While meeting with high school students and Hassan on Monday, Adams said there had already been five overdoses in the city this year.
In July, the city council voted unanimously to add $50,000 to the Police Department budget to specifically address drug abuse and availability in the city.
The Laconia Police Department issued a statement last evening that said that the city has "a side that few see or want to see, a powerful drug known as 'Heroin.'"
"Heroin is making an alarming presence in our community and this killer drug doesn't discriminate against age, race or religion," police said.
Usually snorted, smoked or injected, police said heroin is one of the most addictive of drugs and creates both a physical and mental dependence for uses.
"Heroin is becoming cheaper and more plentiful in this area. In most cases, one can purchase Heroin cheaper than buying a six pack of beer," said police
If anyone has any information about either of the above three incidents or drug use in the city they are asked to call the Laconia Police at 524-5252 or the Greater Laconia Crime Line at 524-1717.

Last Updated on Wednesday, 29 October 2014 12:13

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Gilmanton men facing charges related to alleged meth sales

CIRCUIT COURT — One of two men arrested in a methamphetamine raid in Gilmanton was ordered held on $25,000 cash bail Monday after his video appearance in the 4th Circuit Court, Laconia Division.

Jonathan Rawlins, 35, of 499 Route 140 is charged with four counts of sales of a controlled drug and one count of conspiracy to commit sales of a controlled drug.

His weekend arrest was the result of an investigation by the N.H. State Attorney's Drug Task Force who, assisted by Gilmanton Police, went to the home just before 10 a.m. Friday.

Gilmanton's prosecutor said Monday in his argument for continued cash bail that there was a active methamphetamine making operation and the N.H. Clandestine Drug Team was called.

Police said there were two women in the home — one who was identified as Rawlins' long-time girlfriend — and a newborn baby in the home. A second woman was also there. Both women were allowed to leave.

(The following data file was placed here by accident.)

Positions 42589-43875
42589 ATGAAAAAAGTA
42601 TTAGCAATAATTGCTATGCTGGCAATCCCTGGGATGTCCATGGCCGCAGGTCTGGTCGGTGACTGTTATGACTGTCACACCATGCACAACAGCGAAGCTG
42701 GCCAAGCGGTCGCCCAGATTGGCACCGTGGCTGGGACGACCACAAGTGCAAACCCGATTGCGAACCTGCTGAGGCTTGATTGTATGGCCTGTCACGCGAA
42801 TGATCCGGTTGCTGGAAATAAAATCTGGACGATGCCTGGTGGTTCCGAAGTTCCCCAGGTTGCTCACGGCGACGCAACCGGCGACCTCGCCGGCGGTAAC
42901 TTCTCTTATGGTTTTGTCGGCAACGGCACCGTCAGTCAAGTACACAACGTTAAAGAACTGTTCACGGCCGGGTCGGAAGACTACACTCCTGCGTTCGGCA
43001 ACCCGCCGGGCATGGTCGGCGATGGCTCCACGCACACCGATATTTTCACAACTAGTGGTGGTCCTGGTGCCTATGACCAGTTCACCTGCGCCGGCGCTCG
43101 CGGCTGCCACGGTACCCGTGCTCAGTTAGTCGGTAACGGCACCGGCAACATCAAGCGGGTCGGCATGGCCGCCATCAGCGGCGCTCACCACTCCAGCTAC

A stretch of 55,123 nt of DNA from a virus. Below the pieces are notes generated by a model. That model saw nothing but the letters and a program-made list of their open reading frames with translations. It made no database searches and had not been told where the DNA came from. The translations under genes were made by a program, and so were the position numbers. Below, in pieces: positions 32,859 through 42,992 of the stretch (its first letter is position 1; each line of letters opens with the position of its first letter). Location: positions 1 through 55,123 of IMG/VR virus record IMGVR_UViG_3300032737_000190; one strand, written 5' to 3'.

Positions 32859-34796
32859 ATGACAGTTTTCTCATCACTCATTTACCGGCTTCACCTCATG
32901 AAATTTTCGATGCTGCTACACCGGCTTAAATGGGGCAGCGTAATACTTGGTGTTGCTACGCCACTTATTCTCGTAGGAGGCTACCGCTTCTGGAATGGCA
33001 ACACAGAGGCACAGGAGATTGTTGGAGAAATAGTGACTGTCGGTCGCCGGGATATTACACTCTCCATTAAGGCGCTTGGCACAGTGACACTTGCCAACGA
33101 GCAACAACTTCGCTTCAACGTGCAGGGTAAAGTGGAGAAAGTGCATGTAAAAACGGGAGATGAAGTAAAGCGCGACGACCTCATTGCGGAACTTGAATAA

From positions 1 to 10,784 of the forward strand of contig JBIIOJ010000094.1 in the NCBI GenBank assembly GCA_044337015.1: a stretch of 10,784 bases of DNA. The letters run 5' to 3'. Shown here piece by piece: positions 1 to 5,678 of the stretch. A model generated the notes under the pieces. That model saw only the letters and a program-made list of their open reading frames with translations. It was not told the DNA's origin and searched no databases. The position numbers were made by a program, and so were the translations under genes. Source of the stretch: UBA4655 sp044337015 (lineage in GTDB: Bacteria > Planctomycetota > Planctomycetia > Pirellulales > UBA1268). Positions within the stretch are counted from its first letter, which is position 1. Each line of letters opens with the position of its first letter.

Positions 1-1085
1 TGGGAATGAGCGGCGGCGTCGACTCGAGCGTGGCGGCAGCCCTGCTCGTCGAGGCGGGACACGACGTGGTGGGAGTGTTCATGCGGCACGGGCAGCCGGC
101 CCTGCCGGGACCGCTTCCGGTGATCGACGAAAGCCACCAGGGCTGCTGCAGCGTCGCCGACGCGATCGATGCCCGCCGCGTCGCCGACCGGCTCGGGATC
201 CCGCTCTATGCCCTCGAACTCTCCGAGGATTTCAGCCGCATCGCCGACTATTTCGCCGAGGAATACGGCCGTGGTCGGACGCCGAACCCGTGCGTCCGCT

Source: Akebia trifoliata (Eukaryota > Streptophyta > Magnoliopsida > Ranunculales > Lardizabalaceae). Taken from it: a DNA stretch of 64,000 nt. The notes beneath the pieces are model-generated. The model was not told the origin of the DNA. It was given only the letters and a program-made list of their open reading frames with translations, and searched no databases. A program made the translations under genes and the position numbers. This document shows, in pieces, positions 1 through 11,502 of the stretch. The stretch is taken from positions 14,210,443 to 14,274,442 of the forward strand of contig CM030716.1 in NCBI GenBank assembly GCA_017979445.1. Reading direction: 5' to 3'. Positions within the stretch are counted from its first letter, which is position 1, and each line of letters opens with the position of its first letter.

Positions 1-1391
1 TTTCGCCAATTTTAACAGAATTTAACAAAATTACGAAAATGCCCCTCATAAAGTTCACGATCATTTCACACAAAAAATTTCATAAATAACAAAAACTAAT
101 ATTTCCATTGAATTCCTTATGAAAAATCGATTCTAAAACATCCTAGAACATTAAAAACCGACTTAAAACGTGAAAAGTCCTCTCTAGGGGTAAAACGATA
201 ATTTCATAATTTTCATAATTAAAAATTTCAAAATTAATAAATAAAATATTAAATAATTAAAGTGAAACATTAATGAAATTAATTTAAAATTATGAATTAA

The prosecution also said that Rawlins has a extensive criminal record from Colorado that dated back to about 10 years. He noted there is an arrest warrant for Rawlins, but it is for Colorado-only — meaning the state of Colorado won't come and get him.

A second man, Robert Gonthier, 35, who police said also lives at 499 Route 140, was charged with one count of sales of a controlled drug.

Affidavits supporting both the search warrants and the arrests of both men were sealed. However, Rawlins' attorney Mark Sisti argued that he couldn't begin to address the charges without knowing how they came about.

Gilmanton prosecutor argued against unsealing the affidavits, saying this was really the N.H. Attorney General's case. Sisti retorted by saying that if it was so important to the AG, then their office could have sent their own prosecutor.

"I don't need the C.I.s (Confidential Informants)," he said. "I just need to know the charges."

Judge Jim Carroll ordered redacted versions of material be made available to Sisti and Gonthier's attorney, Eric Wolpin, by the end of the day.

Sisti argued that although it appears Rawlins had some criminal record from at least 10 years ago in Colorado and some failure to appear in court, he has no reason to thinks Rawlins would flee.

He said he has lived in his house for about 10 years and is employed in construction. Sisti said $7,500 cash or corporate surety would be enough to insure Rawlins' appearance in court.

Carroll said the drugs and activities police allegedly found in the home are extremely dangerous and ordered bail held at $25,000.

Wolpin argued that Gonthier was a local man, was only charged with one count of drug sales and should be released on personal recognizance bail. He said Gonthier can live with his long-time girlfriend in Franklin and was only in Gilmanton briefly to help Rawlins with a job.

Carroll ordered Gonthier held on $1,000 cash bail.

Should either man post bail, Carroll ordered a hearing to determine the source of the money.


Last Updated on Wednesday, 29 October 2014 01:29